Linear Function is Continuous

From ProofWiki
Jump to navigation Jump to search

Theorem

Let $\alpha, \beta \in \R$ be real numbers.

Let $f$ be the real function defined as $f \left({x}\right) = \alpha x + \beta$.


Then $f$ is continuous at every real number $c \in \R$.


Proof

First assume $\alpha \ne 0$.

Let $\epsilon > 0$.

Let $\delta = \dfrac {\epsilon}{\left\vert\alpha\right\vert}$.

Then, provided that $\left\vert{x - c}\right\vert < \delta$:

\(\displaystyle \left\vert{f \left({x}\right) - f \left({c}\right)}\right\vert\) \(=\) \(\displaystyle \left\vert{\alpha \left({x - c}\right)}\right\vert\)
\(\displaystyle \) \(=\) \(\displaystyle \left\vert{\alpha}\right\vert \cdot \left\vert{x - c}\right\vert\)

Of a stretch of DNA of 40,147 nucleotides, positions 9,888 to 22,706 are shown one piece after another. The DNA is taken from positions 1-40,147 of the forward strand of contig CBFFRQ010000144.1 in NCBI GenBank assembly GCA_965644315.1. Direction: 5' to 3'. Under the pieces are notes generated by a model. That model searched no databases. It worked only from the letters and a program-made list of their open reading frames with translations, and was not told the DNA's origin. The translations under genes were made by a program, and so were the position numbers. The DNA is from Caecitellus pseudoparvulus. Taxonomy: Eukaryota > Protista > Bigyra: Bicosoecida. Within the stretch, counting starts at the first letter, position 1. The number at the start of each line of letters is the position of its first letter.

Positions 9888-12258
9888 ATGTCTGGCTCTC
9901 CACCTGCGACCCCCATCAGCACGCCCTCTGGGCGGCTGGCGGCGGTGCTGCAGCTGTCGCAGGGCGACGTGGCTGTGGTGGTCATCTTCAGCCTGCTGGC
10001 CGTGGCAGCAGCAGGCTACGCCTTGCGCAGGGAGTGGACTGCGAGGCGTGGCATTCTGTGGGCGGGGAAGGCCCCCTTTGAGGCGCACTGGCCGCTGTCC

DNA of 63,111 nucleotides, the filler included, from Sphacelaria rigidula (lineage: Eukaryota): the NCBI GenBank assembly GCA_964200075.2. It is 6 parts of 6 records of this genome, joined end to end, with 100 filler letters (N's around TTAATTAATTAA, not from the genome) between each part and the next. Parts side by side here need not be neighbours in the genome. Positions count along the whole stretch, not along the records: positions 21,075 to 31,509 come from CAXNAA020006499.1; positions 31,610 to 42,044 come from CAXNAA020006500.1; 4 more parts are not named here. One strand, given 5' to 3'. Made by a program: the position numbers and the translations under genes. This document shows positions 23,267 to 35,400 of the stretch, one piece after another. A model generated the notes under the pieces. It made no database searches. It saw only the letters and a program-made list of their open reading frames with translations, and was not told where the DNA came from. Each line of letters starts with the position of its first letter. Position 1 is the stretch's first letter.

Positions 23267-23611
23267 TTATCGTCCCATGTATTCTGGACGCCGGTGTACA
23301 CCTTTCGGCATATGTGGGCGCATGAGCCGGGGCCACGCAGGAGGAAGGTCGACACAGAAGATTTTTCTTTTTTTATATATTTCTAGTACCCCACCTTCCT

\(\displaystyle \) \(<\) \(\displaystyle \left\vert{\alpha}\right\vert \delta\)
\(\displaystyle \) \(=\) \(\displaystyle \epsilon\)

So, we have found a $\delta$ for a given $\epsilon$ so as to make $\left\vert{f \left({x}\right) - f \left({c}\right)}\right\vert < \epsilon$ provided $\left\vert{x - c}\right\vert < \delta$.

So $\displaystyle \lim_{x \to c} f \left({x}\right) = f \left({c}\right)$ and so $f$ is continuous at $c$, whatever $c$ happens to be.


Now suppose $\alpha = 0$.

Then $\forall x \in \R: f \left({x}\right) - f \left({c}\right) = 0$.

So whatever $\epsilon > 0$ we care to choose, $\left\vert{f \left({x}\right) - f \left({c}\right)}\right\vert < \epsilon$, and whatever $\delta$ may happen to be is irrelevant.

Continuity follows for all $c \in \R$, as above.

$\blacksquare$


Sources